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Common shareholder

A shareholder is a person or entity who owns shares of -- and therefore, an ownership stake in -- a company. There are two types, and common shareholders have different rights and privileges than preferred shareholders.

Expanded Definition

When you buy a stock, you become a shareholder. This means that you suddenly have an ownership stake in that company; and for this reason, you’ll be given special rights and entitlements relating to that business. These privileges vary depending on whether you’re a common shareholder or a preferred shareholder.

Of course, the biggest benefit is making oodles of money when the company and its stock perform well. But common shareholders have other advantages, too. They can vote on important company issues such as board elections or whether a stock split should take place. They also have the right to examine the company’s books, and they can sue management if they discover any unauthorized funny business.

Plus, if the board decides to pay out dividends, common shareholders are entitled to receive them. Technically, dividends can be paid in the form of cash, property, or stock, but most often, they’re paid in cash. How big or small they are typically depends on how well the company’s doing at the time.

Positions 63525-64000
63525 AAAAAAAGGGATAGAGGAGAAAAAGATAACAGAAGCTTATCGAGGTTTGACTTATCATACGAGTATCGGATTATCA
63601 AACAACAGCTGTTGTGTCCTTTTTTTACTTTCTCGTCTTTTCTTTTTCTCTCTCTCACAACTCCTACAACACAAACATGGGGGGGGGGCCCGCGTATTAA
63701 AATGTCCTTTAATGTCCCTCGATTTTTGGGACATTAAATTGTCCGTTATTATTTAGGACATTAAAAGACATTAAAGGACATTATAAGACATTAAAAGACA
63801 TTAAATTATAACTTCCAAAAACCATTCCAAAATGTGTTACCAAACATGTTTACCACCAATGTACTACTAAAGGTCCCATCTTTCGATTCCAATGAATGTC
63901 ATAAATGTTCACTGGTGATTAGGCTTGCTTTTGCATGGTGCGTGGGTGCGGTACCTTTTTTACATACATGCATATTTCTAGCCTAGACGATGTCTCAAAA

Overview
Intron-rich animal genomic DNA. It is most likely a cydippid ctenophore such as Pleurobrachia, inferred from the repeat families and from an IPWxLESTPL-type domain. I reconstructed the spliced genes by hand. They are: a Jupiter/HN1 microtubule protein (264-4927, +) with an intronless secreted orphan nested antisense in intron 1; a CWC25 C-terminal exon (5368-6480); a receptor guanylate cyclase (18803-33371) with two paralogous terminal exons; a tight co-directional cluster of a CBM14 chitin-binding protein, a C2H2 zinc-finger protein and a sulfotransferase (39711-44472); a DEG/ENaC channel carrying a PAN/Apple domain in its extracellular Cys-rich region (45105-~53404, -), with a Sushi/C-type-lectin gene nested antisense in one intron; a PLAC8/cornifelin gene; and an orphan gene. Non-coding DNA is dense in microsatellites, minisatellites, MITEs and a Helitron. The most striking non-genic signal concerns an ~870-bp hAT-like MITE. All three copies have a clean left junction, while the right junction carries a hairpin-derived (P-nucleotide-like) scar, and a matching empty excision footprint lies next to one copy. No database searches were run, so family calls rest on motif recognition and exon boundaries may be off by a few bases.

Unlike their common counterparts, preferred shareholders automatically receive a fixed dividend with their stock ownership. And although preferred shareholders don’t have the voting rights that common shareholders do, they do have one very important advantage: If a business goes bankrupt and has to liquidate its assets, it will pay off its creditors, bondholders, preferred shareholders … and only after all of these folks have received their money will common shareholders get their ownership stake. This is an important detail to keep in mind, especially when investing in a high-risk business.

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